This is an interesting article written in History Today 1993.
The Candid Camera of the Edwardian Tabloids
Tabloid intrusion into the lives of the famous via the photo lens was a feature of Edwardian, as well as contemporary, Britain, as Nicholas Hiley here intriguingly reveals.
…..By 1899 the public demand for candid pictures had grown so great that the Penny Pictorial Magazine began a regular page of photographs headed ‘Taken Unawares: Snap shots of celebrated people.’….
….By 1895 photographs were spreading rapidly through the illustrated magazines, and the new ‘snapshot’ photographers dedicated themselves ‘to snap that which seems unsnappable, and which public exigencies often demand should not be snapped’. Freelance cameramen knew that candid images would always find a buyer,……….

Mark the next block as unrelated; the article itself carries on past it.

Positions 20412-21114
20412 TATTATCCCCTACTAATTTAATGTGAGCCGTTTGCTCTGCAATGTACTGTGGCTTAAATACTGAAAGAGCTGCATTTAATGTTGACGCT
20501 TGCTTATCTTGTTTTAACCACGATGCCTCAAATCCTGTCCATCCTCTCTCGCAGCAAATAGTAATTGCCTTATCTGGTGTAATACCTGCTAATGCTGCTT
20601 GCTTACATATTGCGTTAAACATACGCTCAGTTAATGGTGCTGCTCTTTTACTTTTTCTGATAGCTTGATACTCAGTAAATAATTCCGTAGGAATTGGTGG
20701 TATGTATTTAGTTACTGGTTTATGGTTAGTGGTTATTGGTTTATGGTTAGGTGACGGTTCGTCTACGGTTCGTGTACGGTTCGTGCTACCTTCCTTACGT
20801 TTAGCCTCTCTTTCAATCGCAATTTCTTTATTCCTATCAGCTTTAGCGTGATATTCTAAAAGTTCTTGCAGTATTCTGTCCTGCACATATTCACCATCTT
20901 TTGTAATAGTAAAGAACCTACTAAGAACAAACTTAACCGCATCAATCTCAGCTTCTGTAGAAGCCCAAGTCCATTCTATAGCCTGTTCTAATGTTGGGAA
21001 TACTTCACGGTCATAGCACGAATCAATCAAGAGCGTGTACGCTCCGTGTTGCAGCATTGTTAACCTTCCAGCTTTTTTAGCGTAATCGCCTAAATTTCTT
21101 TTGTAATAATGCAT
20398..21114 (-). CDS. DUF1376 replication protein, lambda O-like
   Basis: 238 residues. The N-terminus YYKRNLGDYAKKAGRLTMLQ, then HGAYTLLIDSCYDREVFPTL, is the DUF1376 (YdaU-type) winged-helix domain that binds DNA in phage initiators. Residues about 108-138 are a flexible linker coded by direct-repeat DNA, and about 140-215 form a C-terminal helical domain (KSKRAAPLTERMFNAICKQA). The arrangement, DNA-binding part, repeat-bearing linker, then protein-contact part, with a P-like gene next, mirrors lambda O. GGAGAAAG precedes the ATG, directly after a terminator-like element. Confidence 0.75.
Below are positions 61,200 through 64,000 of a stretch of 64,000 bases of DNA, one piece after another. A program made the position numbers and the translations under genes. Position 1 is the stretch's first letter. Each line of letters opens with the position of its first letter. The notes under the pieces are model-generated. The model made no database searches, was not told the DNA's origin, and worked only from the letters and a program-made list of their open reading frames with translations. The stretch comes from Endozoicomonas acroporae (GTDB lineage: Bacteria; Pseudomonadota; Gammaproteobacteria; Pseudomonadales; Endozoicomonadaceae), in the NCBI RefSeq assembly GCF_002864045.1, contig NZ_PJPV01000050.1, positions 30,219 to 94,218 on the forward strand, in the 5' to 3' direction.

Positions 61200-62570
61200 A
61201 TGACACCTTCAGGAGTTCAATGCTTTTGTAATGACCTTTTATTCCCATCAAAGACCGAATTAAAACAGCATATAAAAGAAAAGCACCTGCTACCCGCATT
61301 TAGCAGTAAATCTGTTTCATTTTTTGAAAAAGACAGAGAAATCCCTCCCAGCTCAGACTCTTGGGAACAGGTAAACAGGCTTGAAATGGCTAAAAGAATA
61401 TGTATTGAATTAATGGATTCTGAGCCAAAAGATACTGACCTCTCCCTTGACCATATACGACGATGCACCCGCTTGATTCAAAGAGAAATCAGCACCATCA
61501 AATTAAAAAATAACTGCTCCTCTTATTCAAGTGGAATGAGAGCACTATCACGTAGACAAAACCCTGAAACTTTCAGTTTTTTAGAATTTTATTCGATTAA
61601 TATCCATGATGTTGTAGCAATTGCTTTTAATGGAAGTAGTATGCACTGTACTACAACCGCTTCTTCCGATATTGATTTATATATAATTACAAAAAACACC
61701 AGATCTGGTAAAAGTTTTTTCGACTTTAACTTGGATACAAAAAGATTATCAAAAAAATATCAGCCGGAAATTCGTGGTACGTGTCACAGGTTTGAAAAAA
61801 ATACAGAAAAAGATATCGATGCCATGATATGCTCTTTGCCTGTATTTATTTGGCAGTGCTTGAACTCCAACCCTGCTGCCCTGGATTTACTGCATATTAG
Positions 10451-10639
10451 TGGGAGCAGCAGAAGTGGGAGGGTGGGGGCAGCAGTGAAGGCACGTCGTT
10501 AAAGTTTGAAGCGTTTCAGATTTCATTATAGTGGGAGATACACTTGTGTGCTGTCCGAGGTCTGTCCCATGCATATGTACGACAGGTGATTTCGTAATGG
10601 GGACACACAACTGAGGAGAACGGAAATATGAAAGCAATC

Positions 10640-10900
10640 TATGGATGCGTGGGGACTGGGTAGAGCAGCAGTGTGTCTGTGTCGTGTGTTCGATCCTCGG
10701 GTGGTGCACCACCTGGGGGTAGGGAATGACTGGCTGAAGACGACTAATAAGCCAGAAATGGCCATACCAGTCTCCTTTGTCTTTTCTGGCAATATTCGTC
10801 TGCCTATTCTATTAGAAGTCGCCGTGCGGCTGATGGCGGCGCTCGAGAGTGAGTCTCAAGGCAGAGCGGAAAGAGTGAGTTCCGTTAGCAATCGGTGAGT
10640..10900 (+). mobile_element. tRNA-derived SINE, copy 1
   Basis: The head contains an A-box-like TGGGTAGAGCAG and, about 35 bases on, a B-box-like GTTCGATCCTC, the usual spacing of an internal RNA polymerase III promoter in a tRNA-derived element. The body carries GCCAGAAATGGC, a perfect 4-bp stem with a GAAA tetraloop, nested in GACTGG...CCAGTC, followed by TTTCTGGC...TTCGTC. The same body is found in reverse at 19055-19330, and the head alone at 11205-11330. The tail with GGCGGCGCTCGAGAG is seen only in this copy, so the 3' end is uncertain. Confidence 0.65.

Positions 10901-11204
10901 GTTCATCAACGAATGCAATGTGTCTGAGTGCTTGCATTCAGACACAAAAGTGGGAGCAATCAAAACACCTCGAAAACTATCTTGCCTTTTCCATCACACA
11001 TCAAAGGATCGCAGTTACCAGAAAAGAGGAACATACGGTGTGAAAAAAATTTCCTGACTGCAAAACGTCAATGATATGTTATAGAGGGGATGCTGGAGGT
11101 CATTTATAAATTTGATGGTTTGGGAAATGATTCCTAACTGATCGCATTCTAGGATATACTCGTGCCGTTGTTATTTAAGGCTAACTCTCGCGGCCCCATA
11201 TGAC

…….The law courts were another valuable source of stolen pictures. Here the standard equipment was a Gaumont ‘Blocknote’ camera, which had a quiet shutter and could be concealed in a pocket when folded shut. The cameraman Arthur Barrett specialised in stealing court photographs with a ‘Blocknote’ installed in a top hat……read further here: HistoryToday.com